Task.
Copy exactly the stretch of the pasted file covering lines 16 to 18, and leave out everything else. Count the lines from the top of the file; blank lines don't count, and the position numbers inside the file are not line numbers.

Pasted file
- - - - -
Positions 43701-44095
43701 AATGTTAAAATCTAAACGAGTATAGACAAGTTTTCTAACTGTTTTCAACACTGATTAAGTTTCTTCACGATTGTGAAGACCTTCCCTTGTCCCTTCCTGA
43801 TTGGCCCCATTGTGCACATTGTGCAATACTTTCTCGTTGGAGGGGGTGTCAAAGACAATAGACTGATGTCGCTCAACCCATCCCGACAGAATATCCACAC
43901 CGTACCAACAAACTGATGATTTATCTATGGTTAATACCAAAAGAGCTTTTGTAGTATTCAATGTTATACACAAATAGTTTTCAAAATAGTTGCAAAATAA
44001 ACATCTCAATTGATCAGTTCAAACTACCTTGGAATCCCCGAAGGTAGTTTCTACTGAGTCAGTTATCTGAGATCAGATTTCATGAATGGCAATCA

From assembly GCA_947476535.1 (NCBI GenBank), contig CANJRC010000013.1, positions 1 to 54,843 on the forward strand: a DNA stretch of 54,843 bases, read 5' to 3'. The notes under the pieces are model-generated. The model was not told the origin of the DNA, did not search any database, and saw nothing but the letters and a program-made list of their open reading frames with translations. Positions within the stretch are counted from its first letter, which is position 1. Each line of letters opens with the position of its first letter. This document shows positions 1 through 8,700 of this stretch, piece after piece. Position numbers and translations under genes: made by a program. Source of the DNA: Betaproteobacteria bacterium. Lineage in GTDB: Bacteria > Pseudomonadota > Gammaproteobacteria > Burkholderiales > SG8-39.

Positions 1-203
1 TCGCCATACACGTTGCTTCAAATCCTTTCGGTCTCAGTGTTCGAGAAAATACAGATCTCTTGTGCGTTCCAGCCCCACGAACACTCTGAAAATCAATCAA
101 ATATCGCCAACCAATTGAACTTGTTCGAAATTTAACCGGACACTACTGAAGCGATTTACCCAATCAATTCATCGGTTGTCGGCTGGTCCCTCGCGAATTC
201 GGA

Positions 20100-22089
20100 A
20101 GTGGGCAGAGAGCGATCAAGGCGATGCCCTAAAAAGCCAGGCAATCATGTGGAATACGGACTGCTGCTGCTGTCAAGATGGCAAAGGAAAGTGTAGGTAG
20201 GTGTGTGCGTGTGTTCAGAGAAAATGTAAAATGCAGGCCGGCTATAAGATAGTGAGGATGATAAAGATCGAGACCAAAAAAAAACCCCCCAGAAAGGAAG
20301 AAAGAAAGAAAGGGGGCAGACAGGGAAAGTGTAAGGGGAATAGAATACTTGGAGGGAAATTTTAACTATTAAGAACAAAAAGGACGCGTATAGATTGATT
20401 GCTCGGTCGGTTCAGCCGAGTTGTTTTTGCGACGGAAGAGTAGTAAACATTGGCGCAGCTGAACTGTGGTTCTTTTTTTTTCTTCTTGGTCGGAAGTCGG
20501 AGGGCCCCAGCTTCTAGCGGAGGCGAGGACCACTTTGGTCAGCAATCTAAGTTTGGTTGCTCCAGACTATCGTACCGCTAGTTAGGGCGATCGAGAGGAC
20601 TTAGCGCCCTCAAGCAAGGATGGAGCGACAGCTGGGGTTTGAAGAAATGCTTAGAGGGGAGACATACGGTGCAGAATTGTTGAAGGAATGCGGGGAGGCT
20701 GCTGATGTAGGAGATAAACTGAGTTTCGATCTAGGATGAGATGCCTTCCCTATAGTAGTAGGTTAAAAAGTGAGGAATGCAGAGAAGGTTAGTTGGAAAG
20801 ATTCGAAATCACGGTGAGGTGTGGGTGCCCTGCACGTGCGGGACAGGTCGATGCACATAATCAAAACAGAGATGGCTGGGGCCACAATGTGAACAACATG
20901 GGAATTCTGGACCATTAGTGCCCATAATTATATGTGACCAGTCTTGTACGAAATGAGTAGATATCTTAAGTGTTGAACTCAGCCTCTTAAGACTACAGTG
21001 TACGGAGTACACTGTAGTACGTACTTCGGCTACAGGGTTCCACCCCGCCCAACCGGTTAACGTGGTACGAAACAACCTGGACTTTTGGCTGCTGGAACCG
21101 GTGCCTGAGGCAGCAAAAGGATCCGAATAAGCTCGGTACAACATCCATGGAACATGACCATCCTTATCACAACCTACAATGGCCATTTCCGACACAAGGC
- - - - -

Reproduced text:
20401 GCTCGGTCGGTTCAGCCGAGTTGTTTTTGCGACGGAAGAGTAGTAAACATTGGCGCAGCTGAACTGTGGTTCTTTTTTTTTCTTCTTGGTCGGAAGTCGG
20501 AGGGCCCCAGCTTCTAGCGGAGGCGAGGACCACTTTGGTCAGCAATCTAAGTTTGGTTGCTCCAGACTATCGTACCGCTAGTTAGGGCGATCGAGAGGAC
20601 TTAGCGCCCTCAAGCAAGGATGGAGCGACAGCTGGGGTTTGAAGAAATGCTTAGAGGGGAGACATACGGTGCAGAATTGTTGAAGGAATGCGGGGAGGCT